While work on Block II and Block I is complete, and other blocks are progressing, the government is speedily entering into agreements with power production companies to convert their generation systems into Thar coal. There are also plans for using the Thar coal to energise rail network while special train lines to transport Thar coal to different parts of the country, especially Karachi are being planned for power production by the local electricity generation companies. A fresh water line supplying water for coal mining has been advancing despite serious reservations by environmentalists over prioritizing water for coal development instead of other sustainable uses.
However, amid these rapid developments, a chorus of dissent has been growing louder. Increasingly, voices of resistance denounce the development of coal in Thar, pointing to the staggering human toll exacted by such endeavors. Communities living in proximity to proposed coal mining sites, as well as civil society organizations have been actively voicing concerns over displacement, environmental degradation, and health hazards, underscoring the profound costs borne by local inhabitants.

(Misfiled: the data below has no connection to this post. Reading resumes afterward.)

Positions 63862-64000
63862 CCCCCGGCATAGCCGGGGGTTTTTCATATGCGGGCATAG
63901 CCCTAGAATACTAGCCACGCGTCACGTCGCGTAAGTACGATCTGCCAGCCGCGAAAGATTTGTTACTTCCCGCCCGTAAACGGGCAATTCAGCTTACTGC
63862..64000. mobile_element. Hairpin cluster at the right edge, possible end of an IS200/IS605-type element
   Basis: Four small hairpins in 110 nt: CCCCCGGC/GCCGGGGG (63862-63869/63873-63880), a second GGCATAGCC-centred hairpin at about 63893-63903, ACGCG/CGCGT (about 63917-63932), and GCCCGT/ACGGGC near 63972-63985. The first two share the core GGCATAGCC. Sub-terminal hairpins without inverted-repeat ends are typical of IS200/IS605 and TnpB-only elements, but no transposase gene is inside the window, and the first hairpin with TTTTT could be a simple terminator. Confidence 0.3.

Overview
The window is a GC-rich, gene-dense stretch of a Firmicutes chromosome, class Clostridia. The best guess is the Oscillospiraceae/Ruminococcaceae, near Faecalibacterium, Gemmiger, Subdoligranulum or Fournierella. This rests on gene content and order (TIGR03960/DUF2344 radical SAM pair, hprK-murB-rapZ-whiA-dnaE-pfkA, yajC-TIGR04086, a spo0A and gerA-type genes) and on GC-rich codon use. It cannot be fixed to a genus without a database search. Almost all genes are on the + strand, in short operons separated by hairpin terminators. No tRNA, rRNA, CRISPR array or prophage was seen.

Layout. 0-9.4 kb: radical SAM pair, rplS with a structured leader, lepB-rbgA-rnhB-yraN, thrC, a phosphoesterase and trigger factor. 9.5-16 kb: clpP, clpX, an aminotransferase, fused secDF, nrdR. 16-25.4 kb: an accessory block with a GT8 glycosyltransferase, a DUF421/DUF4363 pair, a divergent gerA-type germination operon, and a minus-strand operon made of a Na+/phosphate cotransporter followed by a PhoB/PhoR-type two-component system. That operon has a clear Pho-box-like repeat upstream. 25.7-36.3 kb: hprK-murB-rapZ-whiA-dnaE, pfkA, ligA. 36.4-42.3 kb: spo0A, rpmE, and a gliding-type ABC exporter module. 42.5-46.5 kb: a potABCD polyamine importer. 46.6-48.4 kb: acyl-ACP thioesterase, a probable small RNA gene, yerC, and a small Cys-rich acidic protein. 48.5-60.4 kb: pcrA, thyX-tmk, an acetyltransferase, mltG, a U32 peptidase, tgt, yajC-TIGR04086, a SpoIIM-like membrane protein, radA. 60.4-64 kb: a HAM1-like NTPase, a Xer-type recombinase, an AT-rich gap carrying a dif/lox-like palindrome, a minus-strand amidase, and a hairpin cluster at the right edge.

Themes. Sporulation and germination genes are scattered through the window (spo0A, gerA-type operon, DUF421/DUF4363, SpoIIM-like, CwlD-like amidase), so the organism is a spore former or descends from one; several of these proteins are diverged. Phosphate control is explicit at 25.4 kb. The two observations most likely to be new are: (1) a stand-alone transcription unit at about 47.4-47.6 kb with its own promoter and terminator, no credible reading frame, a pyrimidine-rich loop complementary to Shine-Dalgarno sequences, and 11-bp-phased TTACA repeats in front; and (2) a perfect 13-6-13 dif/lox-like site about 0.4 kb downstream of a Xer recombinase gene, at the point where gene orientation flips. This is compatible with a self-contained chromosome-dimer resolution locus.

The most pressing concern with the exploitation of coal in Thar has been the impact it has had on the people that are indigenous to the area. Residents of Thar block I and II have been forcefully displaced from their land. Community members have accused of inadequate compensation delivered through the outdated and contentious Land Acquisition Act 1894 of Pakistan. The traditional farmer community that uses vast tracts of the region’s land for animal grazing is experiencing  diminished agricultural production as well as loss of livestock due to change in vegetation patterns. This has been directly impacting the income and nutrition of the local population. Furthermore, the extensive coal mining activities in the area have led to widespread contamination of both air and water, exposing local communities to harmful pollutants such as sulfur monoxide, carbon monoxide and nitrogen monoxide. This pollution has been linked to a range of health issues, especially respiratory diseases. Additionally, inadequate wastewater management practices in coal mining operations have contributed to the contamination of groundwater sources, leading to vulnerability to water borne diseases. The suicide rate in the area has drastically increased as well due to these unlivable conditions.